Between 2008 and now, we have increased food stamp spending about 400 percent--400 percent. I think that number actually goes back to 2000. During periods of good economy and low unemployment, we increased food stamps, and we have continued to increase that dramatically over the last few years. There was supposed to have been a temporary increase in food stamps. We are actually locking in that spending permanently with this new farm bill. But since it is slightly lower than this temporary increase, the folks speaking to us today are saying: This is big savings, America. We are saving money on the farm bill. It is actually a 60-percent increase in the last farm bill.

There is only one question: Does this bill really save money? The answer is absolutely not. Instead of doing the reforms we need in the Food Stamp Program, which, frankly, is about 75 percent or more of this bill, we are passing a farm bill that locks in what is supposed to be a temporary spending level for food stamps over the next 5 years.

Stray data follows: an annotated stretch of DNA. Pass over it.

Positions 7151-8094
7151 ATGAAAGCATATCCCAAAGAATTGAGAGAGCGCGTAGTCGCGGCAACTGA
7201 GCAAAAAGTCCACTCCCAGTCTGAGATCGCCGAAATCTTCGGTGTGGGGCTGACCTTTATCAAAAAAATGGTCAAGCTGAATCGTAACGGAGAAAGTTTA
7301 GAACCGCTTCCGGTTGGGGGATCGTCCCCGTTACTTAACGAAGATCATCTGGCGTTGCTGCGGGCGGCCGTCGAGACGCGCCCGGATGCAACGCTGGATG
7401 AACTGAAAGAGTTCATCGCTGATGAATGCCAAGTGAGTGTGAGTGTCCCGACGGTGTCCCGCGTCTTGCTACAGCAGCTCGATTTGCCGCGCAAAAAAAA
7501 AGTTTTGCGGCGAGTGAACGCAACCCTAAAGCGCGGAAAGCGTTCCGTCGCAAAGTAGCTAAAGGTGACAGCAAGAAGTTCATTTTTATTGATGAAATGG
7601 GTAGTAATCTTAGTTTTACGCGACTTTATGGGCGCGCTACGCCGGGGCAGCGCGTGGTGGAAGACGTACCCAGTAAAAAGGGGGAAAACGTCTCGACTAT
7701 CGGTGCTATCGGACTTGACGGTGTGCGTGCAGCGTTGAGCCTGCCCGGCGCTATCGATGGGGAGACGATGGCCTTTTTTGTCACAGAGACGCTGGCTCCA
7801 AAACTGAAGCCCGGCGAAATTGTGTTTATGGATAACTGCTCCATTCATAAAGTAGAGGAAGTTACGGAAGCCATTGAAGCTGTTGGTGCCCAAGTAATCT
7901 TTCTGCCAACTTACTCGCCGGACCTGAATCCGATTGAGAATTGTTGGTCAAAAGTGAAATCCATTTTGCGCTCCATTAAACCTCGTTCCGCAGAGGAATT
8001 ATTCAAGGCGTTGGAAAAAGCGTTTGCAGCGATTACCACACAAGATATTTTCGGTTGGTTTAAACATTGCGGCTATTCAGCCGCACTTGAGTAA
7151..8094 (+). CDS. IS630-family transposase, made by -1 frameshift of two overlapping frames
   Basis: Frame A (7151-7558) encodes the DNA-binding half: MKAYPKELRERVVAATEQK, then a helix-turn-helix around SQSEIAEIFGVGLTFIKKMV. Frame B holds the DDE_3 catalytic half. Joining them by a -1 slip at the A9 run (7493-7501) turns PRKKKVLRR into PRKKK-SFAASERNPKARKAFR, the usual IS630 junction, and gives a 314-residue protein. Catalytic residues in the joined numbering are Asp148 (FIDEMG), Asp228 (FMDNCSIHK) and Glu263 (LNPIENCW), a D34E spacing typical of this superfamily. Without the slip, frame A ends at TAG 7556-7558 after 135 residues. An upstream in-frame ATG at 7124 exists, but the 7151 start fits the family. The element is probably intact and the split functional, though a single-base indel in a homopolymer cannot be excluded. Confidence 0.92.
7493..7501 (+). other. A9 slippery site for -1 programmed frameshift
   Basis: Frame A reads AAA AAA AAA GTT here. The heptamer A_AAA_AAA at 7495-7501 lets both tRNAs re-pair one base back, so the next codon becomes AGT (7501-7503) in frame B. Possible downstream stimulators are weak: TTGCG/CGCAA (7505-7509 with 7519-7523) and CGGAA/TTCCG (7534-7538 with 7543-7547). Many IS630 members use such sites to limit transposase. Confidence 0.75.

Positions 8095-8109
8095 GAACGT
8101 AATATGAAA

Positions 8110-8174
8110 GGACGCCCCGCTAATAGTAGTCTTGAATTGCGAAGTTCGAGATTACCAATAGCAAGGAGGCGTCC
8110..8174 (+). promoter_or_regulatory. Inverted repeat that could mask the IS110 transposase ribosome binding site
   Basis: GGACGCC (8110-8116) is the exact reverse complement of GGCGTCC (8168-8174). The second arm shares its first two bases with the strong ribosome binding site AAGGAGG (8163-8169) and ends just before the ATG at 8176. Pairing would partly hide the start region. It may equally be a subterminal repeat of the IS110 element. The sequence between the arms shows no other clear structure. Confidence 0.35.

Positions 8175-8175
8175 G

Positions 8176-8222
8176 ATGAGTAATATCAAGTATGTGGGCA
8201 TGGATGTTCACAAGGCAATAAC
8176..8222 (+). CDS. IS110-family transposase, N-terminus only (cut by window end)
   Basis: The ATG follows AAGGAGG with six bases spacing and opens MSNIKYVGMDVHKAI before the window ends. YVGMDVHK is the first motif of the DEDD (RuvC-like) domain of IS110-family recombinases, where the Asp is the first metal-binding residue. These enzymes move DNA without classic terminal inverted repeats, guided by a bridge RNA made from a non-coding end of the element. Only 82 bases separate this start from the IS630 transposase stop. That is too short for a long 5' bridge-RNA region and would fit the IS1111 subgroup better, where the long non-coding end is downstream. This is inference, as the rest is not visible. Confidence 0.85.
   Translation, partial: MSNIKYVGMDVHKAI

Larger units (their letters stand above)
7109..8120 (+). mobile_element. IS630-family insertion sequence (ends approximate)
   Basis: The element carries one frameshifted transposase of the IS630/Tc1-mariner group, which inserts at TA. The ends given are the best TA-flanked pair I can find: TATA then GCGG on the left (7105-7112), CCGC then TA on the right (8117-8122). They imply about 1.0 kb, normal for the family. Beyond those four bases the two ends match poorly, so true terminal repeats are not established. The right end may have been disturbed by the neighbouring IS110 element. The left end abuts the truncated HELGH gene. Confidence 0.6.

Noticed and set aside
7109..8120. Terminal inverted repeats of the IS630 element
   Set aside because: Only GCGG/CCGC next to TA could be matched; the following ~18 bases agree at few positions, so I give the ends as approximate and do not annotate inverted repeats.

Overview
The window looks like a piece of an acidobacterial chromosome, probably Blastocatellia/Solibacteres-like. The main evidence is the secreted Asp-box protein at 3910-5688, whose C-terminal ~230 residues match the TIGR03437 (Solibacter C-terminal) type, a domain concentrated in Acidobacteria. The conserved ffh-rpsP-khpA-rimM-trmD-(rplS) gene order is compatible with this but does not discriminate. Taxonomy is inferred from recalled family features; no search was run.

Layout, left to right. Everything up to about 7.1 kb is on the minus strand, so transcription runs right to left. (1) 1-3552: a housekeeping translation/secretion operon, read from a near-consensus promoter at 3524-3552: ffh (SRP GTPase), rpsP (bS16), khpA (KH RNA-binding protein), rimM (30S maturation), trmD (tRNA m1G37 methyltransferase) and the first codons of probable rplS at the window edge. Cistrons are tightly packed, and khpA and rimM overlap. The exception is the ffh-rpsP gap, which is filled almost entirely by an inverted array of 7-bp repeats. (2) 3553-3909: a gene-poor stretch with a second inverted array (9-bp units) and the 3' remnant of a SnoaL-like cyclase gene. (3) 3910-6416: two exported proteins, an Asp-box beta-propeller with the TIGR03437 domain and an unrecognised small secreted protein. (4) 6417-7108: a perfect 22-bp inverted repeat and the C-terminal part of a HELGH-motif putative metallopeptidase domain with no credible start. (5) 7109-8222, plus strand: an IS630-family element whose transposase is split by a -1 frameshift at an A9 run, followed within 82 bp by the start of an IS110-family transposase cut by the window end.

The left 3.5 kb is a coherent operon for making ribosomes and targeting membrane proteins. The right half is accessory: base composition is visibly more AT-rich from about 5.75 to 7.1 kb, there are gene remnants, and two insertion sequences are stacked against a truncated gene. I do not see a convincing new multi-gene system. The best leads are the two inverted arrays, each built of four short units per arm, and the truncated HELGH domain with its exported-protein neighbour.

What is really in this farm bill? A lot of it is food stamps. There is some foreign aid. There are some things for climate change. There is housing and foreclosure. And there is broadband Internet. It is a catch-all for a lot of things. But in order for us to get what we need for the pharmaceutical industry in America, we have to agree to this huge additional increase in these other programs.

The stunning expansion in the Food Stamp Program is particularly concerning because more than one in seven Americans is now on the Food Stamp Program. The number of people on the program has increased by 70 percent since 2007 and 400 percent since 2000. This, again, was when our economy was good and unemployment was low. We were still increasing.